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Last updated: December 02. 2013 9:41PM - 1243 Views
By - lmihm@civitasmedia.com



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LIMA — Money is dwindling and competition is rising.


That was the clear message from Lima Director of Community Development Amy Odum on Monday as she briefly addressed Lima City Council on the city’s annual update to its five-year consolidated plan.


The plan is required by the U.S. Department of Housing and Development and must be updated on an annual basis. The plan was submitted in 2010 and a plan year runs from Oct. 1 through Sept. 30. The key point made by Odum during her presentation that funding is decreasing and it is important to hear input from both city officials and residents as money available through grants grows smaller and smaller.


“We use this money as leverage to attract other funds,” Odum said. “We use it as match dollars so we can secure other grants to increase their values. The big story is the funding is decreasing and it will continue to decrease. We need to know where people want these funds to be channeled.


The plan covers both money collected from Community Development Block Grants and Home Improvement Partnership Funds. CDBG funds can be used for housing, community economic development activities that assist low- and moderate-income families, eliminating slum and blight, and addressing community needs. HOME funds can be used only for housing activities with income less than 80 percent of the Lima-area median income, which is $47,050 for a family of four.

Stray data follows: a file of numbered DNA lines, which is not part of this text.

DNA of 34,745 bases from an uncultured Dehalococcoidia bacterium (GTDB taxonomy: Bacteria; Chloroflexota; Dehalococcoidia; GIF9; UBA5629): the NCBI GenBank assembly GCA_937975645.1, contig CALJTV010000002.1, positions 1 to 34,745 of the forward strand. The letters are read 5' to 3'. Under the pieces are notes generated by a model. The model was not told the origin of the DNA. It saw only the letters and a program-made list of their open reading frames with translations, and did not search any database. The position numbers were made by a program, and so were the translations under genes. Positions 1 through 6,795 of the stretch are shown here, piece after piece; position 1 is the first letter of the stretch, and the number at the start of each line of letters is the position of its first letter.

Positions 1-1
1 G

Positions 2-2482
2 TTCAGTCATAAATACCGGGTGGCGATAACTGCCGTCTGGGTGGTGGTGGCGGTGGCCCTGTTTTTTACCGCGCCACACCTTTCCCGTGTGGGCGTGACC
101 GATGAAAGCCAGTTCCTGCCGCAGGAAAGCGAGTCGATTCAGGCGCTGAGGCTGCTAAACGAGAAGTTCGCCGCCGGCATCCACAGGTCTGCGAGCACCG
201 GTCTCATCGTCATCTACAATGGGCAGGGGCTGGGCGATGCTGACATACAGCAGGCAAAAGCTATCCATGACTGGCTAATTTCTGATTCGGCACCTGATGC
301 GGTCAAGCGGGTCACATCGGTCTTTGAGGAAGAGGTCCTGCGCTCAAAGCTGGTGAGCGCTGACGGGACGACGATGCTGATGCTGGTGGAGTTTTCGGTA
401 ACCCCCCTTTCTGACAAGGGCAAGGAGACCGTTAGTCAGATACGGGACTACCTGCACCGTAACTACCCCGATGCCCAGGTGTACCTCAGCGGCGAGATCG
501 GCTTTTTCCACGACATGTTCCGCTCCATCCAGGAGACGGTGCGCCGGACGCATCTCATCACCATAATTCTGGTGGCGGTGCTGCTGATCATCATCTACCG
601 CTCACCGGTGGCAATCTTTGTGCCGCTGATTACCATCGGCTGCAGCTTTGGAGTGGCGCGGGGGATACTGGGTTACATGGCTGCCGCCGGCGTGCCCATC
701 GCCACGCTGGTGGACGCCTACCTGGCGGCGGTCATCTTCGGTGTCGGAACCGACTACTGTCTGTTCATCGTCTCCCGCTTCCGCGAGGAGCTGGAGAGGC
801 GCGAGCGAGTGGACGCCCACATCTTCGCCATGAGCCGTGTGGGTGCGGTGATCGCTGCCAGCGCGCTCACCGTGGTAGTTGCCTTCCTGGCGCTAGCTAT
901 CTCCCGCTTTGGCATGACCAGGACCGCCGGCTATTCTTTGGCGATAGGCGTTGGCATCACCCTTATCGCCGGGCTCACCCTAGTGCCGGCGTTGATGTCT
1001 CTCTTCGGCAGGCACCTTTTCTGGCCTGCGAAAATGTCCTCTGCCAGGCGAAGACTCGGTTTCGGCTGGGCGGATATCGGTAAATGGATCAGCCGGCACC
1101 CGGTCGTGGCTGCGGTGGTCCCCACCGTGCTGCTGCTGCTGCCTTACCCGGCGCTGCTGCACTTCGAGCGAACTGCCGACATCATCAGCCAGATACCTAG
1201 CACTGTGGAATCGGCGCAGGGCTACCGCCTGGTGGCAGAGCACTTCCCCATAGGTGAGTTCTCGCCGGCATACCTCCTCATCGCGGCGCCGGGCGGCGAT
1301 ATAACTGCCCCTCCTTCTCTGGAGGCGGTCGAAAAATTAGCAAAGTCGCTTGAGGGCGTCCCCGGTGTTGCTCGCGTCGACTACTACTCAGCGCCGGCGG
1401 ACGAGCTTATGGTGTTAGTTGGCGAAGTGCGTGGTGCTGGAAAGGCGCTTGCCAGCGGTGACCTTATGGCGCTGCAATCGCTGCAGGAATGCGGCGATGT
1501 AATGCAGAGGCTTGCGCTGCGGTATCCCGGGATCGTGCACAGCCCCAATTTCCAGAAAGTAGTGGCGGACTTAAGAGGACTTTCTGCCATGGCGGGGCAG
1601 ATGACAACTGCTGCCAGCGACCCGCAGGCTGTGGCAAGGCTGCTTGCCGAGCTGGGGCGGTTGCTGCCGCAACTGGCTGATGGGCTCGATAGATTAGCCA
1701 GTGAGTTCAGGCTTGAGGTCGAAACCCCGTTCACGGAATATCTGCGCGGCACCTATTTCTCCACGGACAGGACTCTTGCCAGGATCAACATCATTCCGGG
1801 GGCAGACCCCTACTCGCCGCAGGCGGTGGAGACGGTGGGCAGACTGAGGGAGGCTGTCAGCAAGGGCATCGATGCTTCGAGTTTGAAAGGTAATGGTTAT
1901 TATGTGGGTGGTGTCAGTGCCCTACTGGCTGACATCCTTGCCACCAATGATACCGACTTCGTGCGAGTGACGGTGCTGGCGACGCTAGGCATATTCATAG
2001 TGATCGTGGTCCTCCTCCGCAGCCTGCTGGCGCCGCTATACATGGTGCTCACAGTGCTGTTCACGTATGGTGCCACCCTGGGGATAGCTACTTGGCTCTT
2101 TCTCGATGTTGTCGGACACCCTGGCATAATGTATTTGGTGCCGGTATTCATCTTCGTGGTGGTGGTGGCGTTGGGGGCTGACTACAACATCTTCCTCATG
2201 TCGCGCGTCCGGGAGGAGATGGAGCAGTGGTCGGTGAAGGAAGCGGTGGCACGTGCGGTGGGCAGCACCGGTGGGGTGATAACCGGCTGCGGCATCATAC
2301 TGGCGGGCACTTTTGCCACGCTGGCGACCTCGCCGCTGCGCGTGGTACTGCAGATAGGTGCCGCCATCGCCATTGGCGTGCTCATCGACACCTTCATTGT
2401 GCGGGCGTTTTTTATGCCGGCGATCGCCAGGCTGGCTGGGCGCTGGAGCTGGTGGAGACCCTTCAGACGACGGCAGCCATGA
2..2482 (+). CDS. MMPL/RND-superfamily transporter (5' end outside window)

“For the program year 2012-13, we received $946,551 in CDBG funds,” Odum said. “We received $251,197 in HOME funds.”


Odum reported the CDBG total as down $178,000 from the previous year and HOME funds were down $115,000.


Total expenditures from CDBG and HOME combined were about $2.2 million through the plan year, but are expected to drop to $1.5 million for 2013-14. About 55 percent of the funds were used for community development, 29 percent for housing development, 15 percent in administration costs and 1 percent economic development.


Odum stressed the importance of the funding and why efforts need to be concentrated on where to spend the money. The city reached its goals for the funding the previous year, including update repairs on six homes in Lima and helping 16 homebuyers through its First Home Lima program, which aids homebuyers in securing a down payment on homes. The program resulted in more than $891,000 in housing sales last year.


“The beginning balance decreased by 30 percent combined,” Odum said.


In other business, Bob Horton briefly addressed the recent push to establish “stand your ground” legislation in Ohio and his opposition to it.


“In my humble opinion, the state does not need stand your ground,” Horton said. “We already have laws in place to protect citizens. If a person is threatened, they should contact law enforcement and try to get away.”


Under current law, those under threat are not required to retreat if they are in their home, on their property or in their vehicle, before using deadly force to protect themselves or their family. However, victims are required to retreat if possible when facing a threat in public places before they can use deadly force to defend themselves. The stand your ground provision would eliminate that section of the law.


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